• The second group keep their maternal accents, whereas the first group find it much easier and more natural to translate.
  • In it our startled ears caught the opening accents of a grand new liturgy.
  • Many drivers find voice recognition software fairly frustrating, especially people who have foreign accents.
  • The rooms have been done in shades of brown, gray, taupe and beige with accents of green and deep red.
  • Seasonal décor items include many indigenous and internationally handcrafted ornaments and accents.
  • Rich pigments and gold accents on lightweight handmade bangles.
  • Yellow accents allow for quick grab-and-go at baggage claim.
  • With charcoal gray cloth and stamped red leaf accents, it's a stunner.
  • The keyboard is also a weird mix of thoughtful accents and blundered control placement.
  • The construction is equally solid, made of ballistic nylon and heavy chrome accents and zippers.
British Dictionary definitions for accents

accent

noun (ˈæksənt)
1.
the characteristic mode of pronunciation of a person or group, esp one that betrays social or geographical origin
2.
the relative prominence of a spoken or sung syllable, esp with regard to stress or pitch Compare pitch1 (sense 28), stress (sense 3)
3.
a mark (such as ˈ , ˌ , ´ or `) used in writing to indicate the stress or prominence of a syllable. Such a mark may also be used to indicate that a written syllable is to be pronounced, esp when such pronunciation is not usual, as in turnèd
4.
any of various marks or symbols conventionally used in writing certain languages to indicate the quality of a vowel, or for some other purpose, such as differentiation of homographs See acute (sense 10), grave2 (sense 5), circumflex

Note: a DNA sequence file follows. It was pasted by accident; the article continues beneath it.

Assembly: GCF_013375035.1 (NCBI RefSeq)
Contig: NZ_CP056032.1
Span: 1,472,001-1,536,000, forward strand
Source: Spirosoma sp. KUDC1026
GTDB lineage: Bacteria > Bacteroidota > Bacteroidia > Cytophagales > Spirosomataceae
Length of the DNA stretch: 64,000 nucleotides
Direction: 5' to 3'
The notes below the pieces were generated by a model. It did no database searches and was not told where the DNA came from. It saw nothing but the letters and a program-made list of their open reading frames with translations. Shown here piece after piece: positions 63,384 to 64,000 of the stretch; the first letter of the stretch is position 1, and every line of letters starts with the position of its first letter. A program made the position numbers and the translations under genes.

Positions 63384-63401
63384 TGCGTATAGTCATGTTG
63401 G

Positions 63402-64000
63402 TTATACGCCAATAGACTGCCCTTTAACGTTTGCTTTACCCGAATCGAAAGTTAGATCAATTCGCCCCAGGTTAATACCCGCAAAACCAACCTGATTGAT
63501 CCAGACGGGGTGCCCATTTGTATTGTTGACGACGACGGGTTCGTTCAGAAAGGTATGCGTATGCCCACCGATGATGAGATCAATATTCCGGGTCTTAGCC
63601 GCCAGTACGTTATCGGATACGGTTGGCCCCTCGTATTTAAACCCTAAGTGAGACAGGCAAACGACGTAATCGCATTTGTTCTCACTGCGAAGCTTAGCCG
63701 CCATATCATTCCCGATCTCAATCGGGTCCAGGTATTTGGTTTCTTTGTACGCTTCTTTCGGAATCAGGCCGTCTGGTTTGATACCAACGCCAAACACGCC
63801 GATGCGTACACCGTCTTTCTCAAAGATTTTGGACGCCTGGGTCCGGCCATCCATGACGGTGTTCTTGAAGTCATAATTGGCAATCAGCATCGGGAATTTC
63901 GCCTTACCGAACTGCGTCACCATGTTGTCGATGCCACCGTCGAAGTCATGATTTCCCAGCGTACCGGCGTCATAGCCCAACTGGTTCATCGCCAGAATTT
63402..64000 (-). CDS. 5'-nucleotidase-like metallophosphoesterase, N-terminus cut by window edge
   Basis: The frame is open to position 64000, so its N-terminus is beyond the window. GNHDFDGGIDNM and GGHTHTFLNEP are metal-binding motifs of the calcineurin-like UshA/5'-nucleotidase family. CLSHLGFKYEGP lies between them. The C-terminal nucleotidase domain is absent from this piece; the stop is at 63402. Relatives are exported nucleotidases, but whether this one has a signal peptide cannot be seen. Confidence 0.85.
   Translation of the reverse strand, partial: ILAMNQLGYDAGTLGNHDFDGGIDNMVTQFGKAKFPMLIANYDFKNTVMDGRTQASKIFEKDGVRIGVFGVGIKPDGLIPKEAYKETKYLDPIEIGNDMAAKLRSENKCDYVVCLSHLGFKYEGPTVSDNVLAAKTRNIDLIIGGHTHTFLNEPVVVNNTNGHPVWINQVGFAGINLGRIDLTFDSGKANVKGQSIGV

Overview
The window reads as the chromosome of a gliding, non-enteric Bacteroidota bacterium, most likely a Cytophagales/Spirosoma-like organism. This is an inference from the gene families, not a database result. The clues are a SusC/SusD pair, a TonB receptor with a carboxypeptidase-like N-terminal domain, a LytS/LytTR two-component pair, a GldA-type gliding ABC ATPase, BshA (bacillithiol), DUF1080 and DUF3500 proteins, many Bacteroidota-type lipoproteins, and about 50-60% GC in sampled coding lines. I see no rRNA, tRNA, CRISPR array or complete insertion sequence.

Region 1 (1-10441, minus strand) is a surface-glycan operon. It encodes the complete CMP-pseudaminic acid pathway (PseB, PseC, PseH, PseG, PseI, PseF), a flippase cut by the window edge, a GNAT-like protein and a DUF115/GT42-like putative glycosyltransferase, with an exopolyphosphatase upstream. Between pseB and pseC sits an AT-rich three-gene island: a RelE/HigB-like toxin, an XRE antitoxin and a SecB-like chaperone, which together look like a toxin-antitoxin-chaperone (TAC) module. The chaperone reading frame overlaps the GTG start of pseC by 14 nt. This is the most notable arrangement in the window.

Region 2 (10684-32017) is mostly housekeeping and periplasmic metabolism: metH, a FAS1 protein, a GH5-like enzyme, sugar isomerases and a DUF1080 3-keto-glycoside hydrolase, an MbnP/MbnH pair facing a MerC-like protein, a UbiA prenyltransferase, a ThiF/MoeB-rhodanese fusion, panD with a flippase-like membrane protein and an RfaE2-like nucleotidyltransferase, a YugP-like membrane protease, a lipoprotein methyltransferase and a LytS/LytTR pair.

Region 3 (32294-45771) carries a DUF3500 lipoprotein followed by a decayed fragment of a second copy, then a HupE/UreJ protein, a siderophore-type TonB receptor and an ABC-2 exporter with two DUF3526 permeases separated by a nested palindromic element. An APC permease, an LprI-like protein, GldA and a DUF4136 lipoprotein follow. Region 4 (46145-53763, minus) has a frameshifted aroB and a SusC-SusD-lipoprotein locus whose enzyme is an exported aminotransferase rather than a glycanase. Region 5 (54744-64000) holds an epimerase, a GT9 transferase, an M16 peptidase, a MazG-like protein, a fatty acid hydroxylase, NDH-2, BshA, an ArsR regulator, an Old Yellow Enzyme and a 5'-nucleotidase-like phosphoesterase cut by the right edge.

5.
(in some languages, such as Chinese) any of the tones that have phonemic value in distinguishing one word from another Compare tone (sense 7)
6.
rhythmic stress in verse or prose
7.
(music)
  1. stress placed on certain notes in a piece of music, indicated by a symbol printed over the note concerned
  2. the rhythmic pulse of a piece or passage, usually represented as the stress on the first beat of each bar See also syncopation
8.
(maths) either of two superscript symbols indicating a specific unit, such as feet (′), inches (″), minutes of arc (′), or seconds of arc (″)
9.
a distinctive characteristic of anything, such as taste, pattern, style, etc
10.
particular attention or emphasis: an accent on learning
11.
a strongly contrasting detail: a blue rug with red accents
verb (transitive) (ækˈsɛnt)
12.
to mark with an accent in writing, speech, music, etc
13.
to lay particular emphasis or stress on
Word Origin
C14: via Old French from Latin accentus, from ad- to + cantus chant, song. The Latin is a rendering of Greek prosōidia a song sung to music, the tone of a syllable
Collins English Dictionary - Complete & Unabridged 2012 Digital Edition
© William Collins Sons & Co. Ltd. 1979, 1986 © HarperCollins
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Word Origin and History for accents

accent

n.

late 14c., "particular mode of pronunciation," from Middle French accent, from Old French acent (13c.), from Latin accentus "song added to speech," from ad- "to" (see ad-) + cantus "a singing," past participle of canere "to sing" (see chant (v.)). Loan-translation of Greek prosoidia, from pros- "to" + oide "song," which apparently described the pitch scheme in Greek verse. The decorating sense of "something that emphasizes or highlights" is from 1972.

v.

"to pronounce with accent or stress," 1520s, from Middle French accenter, from Old French acenter, from accent (see accent (n.)). Related: Accented; accenting.

Online Etymology Dictionary, © 2010 Douglas Harper
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11
14